insium's newsletter on leadership: November, 2015

Written by Tuesday, 10 November 2015 00:00
Published in Newsletter

Similar to our third newsletter, our final newsletter about the World Congress of Positive Psychology focuses on a number of key messages shared by a variety of speakers.  With each of these key messages, questions are posed for you to consider.  Again, we suggest that you might ponder one key message with the associated question(s) at a time and at a pace that is beneficial for you:

 

“The single greatest strength may be uncovering a (unrealised) strength in another person.”  Tom Rath

§  How often do you take the time to observe and inform others of their strengths?

 

“You can’t have two books (your personal and professional life is integrated).”  John Kim 

§  How well integrated is your book?  How authentic are you?

 

Positive Language

Wednesday, 04 November 2015 00:00
Published in Blog


“Positive words lead to positive emotions lead to positive actions lead to positive words to positive emotions to positive actions …”

Barbara Fredrickson, David Cooperrider, Diana Whitney, Martin Seligman, et al

 

Words are the basic building blocks of language.  We use words to build sentences and paragraphs, ideas, and to make conversation.  Language allows us to structure and understand our own thoughts and feelings and to communicate intelligibly with others.

The words we choose reveal a lot about our attitudes and thoughts, and affect the people around us.  Our words can inspire, influence, bring hope or they can keep people down.  Our words can keep ourselves down.

We can make great strides toward living a more positive life by learning how to frame our thoughts, ideas and words in more positive terms.  To cultivate positive language, we need to think before we speak and censor ourselves, edit our written communications more carefully, and commit to being more conscious (and conscientious) about the words we use.

With a little practice, we can use our words to turn a negative into a positive.  Learn how to choose words thoughtfully, and eventually your thoughts and behaviours will become as positive as your language.


 

Positivity and Positive Practices

Sunday, 25 October 2015 00:00
Published in Blog

Positivity produces success in life as much as it reflects success in life. Positivity works to broaden and build our lives. Broadening refers to the opening of the mind with increased attention, creativity and decisiveness. Building refers to the ability to craft a better life.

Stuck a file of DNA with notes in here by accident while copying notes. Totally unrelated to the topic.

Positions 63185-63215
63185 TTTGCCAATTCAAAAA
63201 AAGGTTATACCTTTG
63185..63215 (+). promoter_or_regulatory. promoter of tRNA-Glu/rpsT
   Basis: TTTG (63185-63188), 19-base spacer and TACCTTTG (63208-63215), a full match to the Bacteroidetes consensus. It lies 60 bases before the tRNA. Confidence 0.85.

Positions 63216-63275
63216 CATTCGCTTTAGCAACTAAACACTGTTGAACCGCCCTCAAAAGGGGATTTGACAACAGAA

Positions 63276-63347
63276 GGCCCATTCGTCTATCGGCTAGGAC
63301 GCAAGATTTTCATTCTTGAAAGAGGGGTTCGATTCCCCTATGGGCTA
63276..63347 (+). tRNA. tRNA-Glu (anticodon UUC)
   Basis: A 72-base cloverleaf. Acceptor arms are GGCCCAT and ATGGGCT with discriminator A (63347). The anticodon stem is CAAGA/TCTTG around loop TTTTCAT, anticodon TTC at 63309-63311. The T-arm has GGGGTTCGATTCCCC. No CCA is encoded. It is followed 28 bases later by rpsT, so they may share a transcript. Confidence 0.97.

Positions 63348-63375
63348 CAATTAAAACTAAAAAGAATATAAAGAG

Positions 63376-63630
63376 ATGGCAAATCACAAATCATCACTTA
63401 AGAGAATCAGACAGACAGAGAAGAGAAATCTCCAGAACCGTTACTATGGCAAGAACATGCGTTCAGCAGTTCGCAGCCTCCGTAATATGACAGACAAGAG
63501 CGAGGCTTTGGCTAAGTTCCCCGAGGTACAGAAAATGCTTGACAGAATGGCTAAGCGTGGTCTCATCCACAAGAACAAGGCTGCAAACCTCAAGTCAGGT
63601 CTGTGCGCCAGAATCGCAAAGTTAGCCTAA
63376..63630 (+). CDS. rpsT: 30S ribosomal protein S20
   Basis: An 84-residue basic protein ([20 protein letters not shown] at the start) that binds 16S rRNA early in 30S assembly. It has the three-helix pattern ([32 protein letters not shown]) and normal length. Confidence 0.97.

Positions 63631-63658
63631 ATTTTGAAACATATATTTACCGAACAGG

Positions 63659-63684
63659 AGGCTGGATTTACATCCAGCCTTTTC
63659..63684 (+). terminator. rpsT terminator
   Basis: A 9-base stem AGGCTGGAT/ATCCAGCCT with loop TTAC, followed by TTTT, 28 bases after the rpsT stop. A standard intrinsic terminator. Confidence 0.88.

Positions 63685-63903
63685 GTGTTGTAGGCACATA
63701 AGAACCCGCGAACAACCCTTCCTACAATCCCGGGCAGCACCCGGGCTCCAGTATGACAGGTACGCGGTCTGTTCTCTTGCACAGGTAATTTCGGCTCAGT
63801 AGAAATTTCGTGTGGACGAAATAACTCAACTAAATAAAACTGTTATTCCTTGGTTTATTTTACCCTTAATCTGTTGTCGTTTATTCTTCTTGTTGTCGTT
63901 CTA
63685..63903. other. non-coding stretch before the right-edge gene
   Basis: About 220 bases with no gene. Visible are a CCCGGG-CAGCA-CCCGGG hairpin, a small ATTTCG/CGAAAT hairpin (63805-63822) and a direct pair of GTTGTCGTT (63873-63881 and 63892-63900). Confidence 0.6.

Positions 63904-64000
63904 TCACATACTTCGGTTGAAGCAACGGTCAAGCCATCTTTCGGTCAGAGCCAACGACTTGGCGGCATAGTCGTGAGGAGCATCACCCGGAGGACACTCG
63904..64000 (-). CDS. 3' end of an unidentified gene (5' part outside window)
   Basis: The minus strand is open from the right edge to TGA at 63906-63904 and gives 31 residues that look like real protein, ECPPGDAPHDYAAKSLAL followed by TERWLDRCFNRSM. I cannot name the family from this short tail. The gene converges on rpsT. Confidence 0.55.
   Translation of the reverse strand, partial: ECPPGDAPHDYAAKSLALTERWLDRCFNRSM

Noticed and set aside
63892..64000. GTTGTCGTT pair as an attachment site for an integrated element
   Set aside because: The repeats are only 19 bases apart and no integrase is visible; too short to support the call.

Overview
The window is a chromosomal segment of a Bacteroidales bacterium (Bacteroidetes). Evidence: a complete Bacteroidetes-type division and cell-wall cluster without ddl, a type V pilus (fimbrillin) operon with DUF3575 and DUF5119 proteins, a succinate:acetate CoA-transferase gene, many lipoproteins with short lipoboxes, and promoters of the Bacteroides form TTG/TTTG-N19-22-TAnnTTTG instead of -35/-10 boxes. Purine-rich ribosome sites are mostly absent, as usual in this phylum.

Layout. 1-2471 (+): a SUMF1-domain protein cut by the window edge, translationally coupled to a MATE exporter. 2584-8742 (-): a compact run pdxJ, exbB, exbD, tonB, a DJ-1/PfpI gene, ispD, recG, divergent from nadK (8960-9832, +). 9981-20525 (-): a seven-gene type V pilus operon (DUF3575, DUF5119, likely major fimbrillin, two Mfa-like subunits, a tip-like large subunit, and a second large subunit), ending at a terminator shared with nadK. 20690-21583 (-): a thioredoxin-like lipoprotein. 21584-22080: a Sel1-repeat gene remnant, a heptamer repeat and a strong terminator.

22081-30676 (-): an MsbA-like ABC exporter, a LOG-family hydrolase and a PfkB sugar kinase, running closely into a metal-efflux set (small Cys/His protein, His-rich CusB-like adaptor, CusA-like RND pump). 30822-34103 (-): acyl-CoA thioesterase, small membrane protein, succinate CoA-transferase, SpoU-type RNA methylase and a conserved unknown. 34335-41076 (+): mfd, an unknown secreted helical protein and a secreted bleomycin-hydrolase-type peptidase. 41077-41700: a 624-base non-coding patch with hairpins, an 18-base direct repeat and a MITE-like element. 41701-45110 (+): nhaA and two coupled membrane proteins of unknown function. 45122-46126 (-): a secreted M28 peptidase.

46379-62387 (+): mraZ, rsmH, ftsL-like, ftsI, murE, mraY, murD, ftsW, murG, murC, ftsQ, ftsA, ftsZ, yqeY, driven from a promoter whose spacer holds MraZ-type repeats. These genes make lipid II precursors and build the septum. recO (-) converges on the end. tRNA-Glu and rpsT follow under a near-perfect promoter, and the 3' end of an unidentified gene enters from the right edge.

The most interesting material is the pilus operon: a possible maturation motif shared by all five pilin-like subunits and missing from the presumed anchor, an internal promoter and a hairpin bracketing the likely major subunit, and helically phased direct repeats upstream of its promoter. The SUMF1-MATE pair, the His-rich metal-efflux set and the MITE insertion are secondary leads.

Research shows the benefits of positive practices include:

  • Increased resilience; increased ability to bounce back from stress
  • Increased curiosity and visioning
  • Expanded attention and thinking
  • Increased creativity and receptivity to others’ ideas
  • Increased scope for thought and action
  • Increased appreciation of others
  • Increased openness to possibility
  • Increased resourcefulness
“It takes courage to choose the positive as a daily leadership practice – especially in the face of poor performance. It is hard to let go of the tendency to criticise and instead be positive, caring and supportive.”
Diana Whitney

Seven reasons to be generous with appreciation: (Diana Whitney)

  1. Recognition lets people know they are on the right track; recognition is an investment not a reward
  2. Appreciation communicates and reinforces your values
  3. Compliments foster a positive emotional environment
  4. Gratitude is a verbal immune boost; it is good for your health
  5. Praise is good for the health of others
  6. Acknowledgment creates a sense of safety
  7. Gratitude encourages risk taking and experimentation

Mindfulness

Thursday, 15 October 2015 00:00
Published in Blog
“Rest is prior to motion and stillness prior to action"
Taoist philosophy

Ariana Huffington is best known for her news website, Huffington Post. Her recently released book, "Thrive," explores wellbeing, wisdom, wonder and giving, dedicating a significant portion of her writing to the beneficial impact of mindfulness on wellbeing. Why mindfulness and wellbeing?

“There is a need to disconnect from our always-connected lives and reconnect with ourselves.”
Ariana Huffington

Coaching and Mindset

Wednesday, 07 October 2015 00:00
Published in Blog

Mindset is enormously powerful and affects motivation, aspiration and achievement. A coachee’s mindset will impact the success of a coaching conversation; a coach’s mindset will also impact the success of a coaching conversation.

Some people see talents, skills and ability as fixed assets; things they were largely born with and which are mostly fixed in their extent. That is, you either have it or you don’t. This is known as a fixed mindset.

People with a fixed mindset may view themselves as entitled or superior. They tend to see failure as an indicator of lacking ability or talent; as meaning they are no longer clever, creative, talented, etc. Hence they will be less likely to take on challenges and risks. People with a fixed mindset tend to underperform. (Carol Dweck, 2008)